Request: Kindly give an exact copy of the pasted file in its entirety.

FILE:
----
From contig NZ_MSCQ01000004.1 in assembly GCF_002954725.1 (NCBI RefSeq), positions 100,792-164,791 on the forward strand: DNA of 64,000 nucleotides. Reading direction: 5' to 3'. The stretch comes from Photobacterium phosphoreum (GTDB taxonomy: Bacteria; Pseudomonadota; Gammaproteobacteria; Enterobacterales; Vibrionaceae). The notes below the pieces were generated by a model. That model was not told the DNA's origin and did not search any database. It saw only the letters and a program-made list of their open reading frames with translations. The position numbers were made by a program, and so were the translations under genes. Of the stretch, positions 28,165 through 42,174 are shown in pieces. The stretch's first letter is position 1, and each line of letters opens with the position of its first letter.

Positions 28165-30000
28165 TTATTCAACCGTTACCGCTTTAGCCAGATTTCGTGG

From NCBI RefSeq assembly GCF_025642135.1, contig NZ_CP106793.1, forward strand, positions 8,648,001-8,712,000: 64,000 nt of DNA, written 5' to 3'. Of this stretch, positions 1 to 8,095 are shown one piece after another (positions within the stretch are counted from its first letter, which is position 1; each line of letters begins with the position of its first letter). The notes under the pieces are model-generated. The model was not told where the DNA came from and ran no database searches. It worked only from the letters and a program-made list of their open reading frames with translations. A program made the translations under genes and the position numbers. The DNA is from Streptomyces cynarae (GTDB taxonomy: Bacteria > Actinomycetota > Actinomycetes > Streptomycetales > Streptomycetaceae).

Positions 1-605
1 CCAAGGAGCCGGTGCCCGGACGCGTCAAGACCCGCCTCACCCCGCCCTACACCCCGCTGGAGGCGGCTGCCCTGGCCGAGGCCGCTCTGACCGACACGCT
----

From contig NZ_MSCQ01000004.1 in assembly GCF_002954725.1 (NCBI RefSeq), positions 100,792-164,791 on the forward strand: DNA of 64,000 nucleotides. Reading direction: 5' to 3'. The stretch comes from Photobacterium phosphoreum (GTDB taxonomy: Bacteria; Pseudomonadota; Gammaproteobacteria; Enterobacterales; Vibrionaceae). The notes below the pieces were generated by a model. That model was not told the DNA's origin and did not search any database. It saw only the letters and a program-made list of their open reading frames with translations. The position numbers were made by a program, and so were the translations under genes. Of the stretch, positions 28,165 through 42,174 are shown in pieces. The stretch's first letter is position 1, and each line of letters opens with the position of its first letter.

Positions 28165-30000
28165 TTATTCAACCGTTACCGCTTTAGCCAGATTTCGTGG

From NCBI RefSeq assembly GCF_025642135.1, contig NZ_CP106793.1, forward strand, positions 8,648,001-8,712,000: 64,000 nt of DNA, written 5' to 3'. Of this stretch, positions 1 to 8,095 are shown one piece after another (positions within the stretch are counted from its first letter, which is position 1; each line of letters begins with the position of its first letter). The notes under the pieces are model-generated. The model was not told where the DNA came from and ran no database searches. It worked only from the letters and a program-made list of their open reading frames with translations. A program made the translations under genes and the position numbers. The DNA is from Streptomyces cynarae (GTDB taxonomy: Bacteria > Actinomycetota > Actinomycetes > Streptomycetales > Streptomycetaceae).

Positions 1-605
1 CCAAGGAGCCGGTGCCCGGACGCGTCAAGACCCGCCTCACCCCGCCCTACACCCCGCTGGAGGCGGCTGCCCTGGCCGAGGCCGCTCTGACCGACACGCT